FEATURES On “Jump Rope Gazers,” The Beths Reckon With Their Sudden Success By Max Savage Levenson · July 16, 2020

The last thing that the New Zealand rock quartet The Beths added to their sophomore record Jump Rope Gazers wasn’t an instrumental overdub or a vocal take, but a recording of an Auckland train conductor calling out the next stop: “We are now arriving at Orakei.” The fact that it’s not a real field recording—it’s actually the New Zealand comedian Rose Matafeo—doesn’t diminish its significance: growing up in East Auckland, Beths frontwoman Elizabeth Stokes and guitarist Jonathan Pearce regularly rode the Eastern Line, which passes through Orakei, downtown. For them, its inclusion provides, as Pearce puts it, “a voice of home.”

That little recording—snuck into the record’s pummeling lead single, “Dying to Believe”—gets to the heart of Jump Rope Gazers, which deftly mixes Stokes’s signature gallows humor with a newfound directness, chronicling both the strains that touring puts on all sorts of relationships, and what ‘home’ means when your life is in constant motion. Instead of merely replicating the dazzling pop-punk that the band presented, fully-formed, on their stellar debut, Future Me Hates Me, the Beths frame Stokes’s songs in a wide array of new settings—acoustic balladry, mid-tempo rock in the vein of Echo and the Bunnymen, baroque pop—that draw out her tenderness and highlight the band’s versatility without sacrificing their gift for producing seemingly endless hooks.

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As Stokes and Pearce explained one early morning in May—on the final day of New Zealand’s national lockdown—the success of Future Me Hates Me brought its own set of complications: it turned a passion project among jazz school friends into a full-blown career, catapulting them around the world to rapidly growing crowds. But it also left them shell-shocked and unmoored. “I’ve never left home in that way,” Pearce says. “For two years, basically, we didn’t have a place to live.” Stokes alludes to the challenges of maintaining relationships not just with friends back home, but between band members as well. “One thing we did learn straight away is that being in a band is like being in a relationship,” she says. “It matters so much who the people are and how you get along together.”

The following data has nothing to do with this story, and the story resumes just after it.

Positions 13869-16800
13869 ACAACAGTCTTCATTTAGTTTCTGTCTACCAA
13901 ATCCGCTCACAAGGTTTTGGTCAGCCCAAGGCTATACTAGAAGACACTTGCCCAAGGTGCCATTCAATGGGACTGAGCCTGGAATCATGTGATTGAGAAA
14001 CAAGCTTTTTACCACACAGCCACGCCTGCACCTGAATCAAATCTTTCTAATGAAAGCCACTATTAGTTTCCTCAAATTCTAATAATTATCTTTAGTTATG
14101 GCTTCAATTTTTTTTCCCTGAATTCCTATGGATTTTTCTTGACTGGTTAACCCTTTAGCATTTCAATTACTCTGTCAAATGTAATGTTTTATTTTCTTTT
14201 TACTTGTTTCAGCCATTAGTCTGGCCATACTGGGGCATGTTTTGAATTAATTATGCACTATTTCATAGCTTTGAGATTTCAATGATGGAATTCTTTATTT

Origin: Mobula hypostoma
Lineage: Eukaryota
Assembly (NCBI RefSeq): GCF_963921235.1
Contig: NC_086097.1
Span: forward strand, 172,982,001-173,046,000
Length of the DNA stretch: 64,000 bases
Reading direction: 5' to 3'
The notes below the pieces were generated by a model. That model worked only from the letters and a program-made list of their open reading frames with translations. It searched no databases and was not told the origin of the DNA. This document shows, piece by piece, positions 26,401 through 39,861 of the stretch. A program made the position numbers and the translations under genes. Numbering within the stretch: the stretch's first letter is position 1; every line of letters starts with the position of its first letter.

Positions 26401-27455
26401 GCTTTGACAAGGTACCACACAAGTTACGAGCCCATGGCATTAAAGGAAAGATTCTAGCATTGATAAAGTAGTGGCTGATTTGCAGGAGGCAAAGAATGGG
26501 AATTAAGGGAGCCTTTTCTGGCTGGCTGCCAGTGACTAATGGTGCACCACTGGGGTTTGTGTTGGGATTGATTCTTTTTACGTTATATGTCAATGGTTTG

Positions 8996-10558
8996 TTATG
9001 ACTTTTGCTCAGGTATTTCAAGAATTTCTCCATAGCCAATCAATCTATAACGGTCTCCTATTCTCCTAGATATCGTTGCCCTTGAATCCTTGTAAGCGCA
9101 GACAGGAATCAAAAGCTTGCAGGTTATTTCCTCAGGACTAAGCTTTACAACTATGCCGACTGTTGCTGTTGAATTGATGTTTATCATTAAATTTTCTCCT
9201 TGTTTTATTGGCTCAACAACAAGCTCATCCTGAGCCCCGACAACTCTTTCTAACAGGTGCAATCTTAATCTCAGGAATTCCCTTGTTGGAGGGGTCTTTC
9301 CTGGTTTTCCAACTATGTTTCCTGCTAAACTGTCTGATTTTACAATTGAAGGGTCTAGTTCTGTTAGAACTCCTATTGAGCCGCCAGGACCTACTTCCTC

Stokes wove those experiences throughout Jump Rope Gazers. She wrote all of the lyrics in New Zealand between tours; she has a tendency to write copiously and then piece the lyrics together later, making narrative connections in hindsight (not dissimilar, it turns out, to the way Fiona Apple works). “It’s weird when you make something and look at it and it’s like looking at yourself,” Stokes explains. “It’s like painting yourself, but you don’t see it until you open your eyes. ‘Oh, this is what I’ve been like for the past two years!’”

Fans of Stokes’s biting, self-deprecating humor will find a fresh trove of new material to parse through in Jump Rope Gazers. “I wonder sometimes if it’s cultural, but there’s definitely a mentality in New Zealand that you can laugh things off in a defeated way,” she says. “I like it to be there in everything that we make. It’s an important part of our identity.” Sometimes, those barbs show up as one-liners: “I have finally earned my place in the urn,” she announces slyly on the high-octane opening track “I’m Not Getting Excited.” Other times, her endearing mischievousness encompasses a whole song: on “Don’t Go Away”—which, with its gargantuan guitar riff, group harmonies and epic half-time breakdown, may be the best Weezer song Weezer didn’t write—she writes of being overprotective of a friend who’s moved away. “I think of that song as a silly song, as a tantrum song, where I’m allowing myself to give into the irrational idea that people I’m close to shouldn’t move away and follow their dreams because I don’t want them to,” she explains with a chuckle.

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Some of the album’s more exciting moments, however, are also its gentlest. On the album’s gorgeous title track, for instance, Tristan Deck takes a break from walloping the drums to smoothly propel a mid-tempo rocker reminiscent of The Feelies. Pearce’s guitar solo is a lyrical gem inspired by Wilco’s Nels Cline: instead of the giddy roller-coaster energy he typically brings to his solos, it is surprisingly subdued. “I am only slightly reluctant to say I’m quite proud of it,” he says. The song also marks a high-water mark for Stokes’s vulnerability. “I do feel like [the track] is the heart of the record in a way,” Stokes says. “For me, that was quite a challenge in itself to do, to write a song that’s a love song and has the words ‘I love you’ in it.”

Part of the thrill of Jump Rope Gazers lies in its effortless ability to leap between widely varied musical styles; for every moment of stately elegance, we’re granted an explosive blast of infectious, giddy rock and roll. As the record makes clear, the Beths aren’t simply capable of covering new ground, but can do so without sacrificing any of the earworms and wit that earned them such a devoted fan base not just at home, but around the world.

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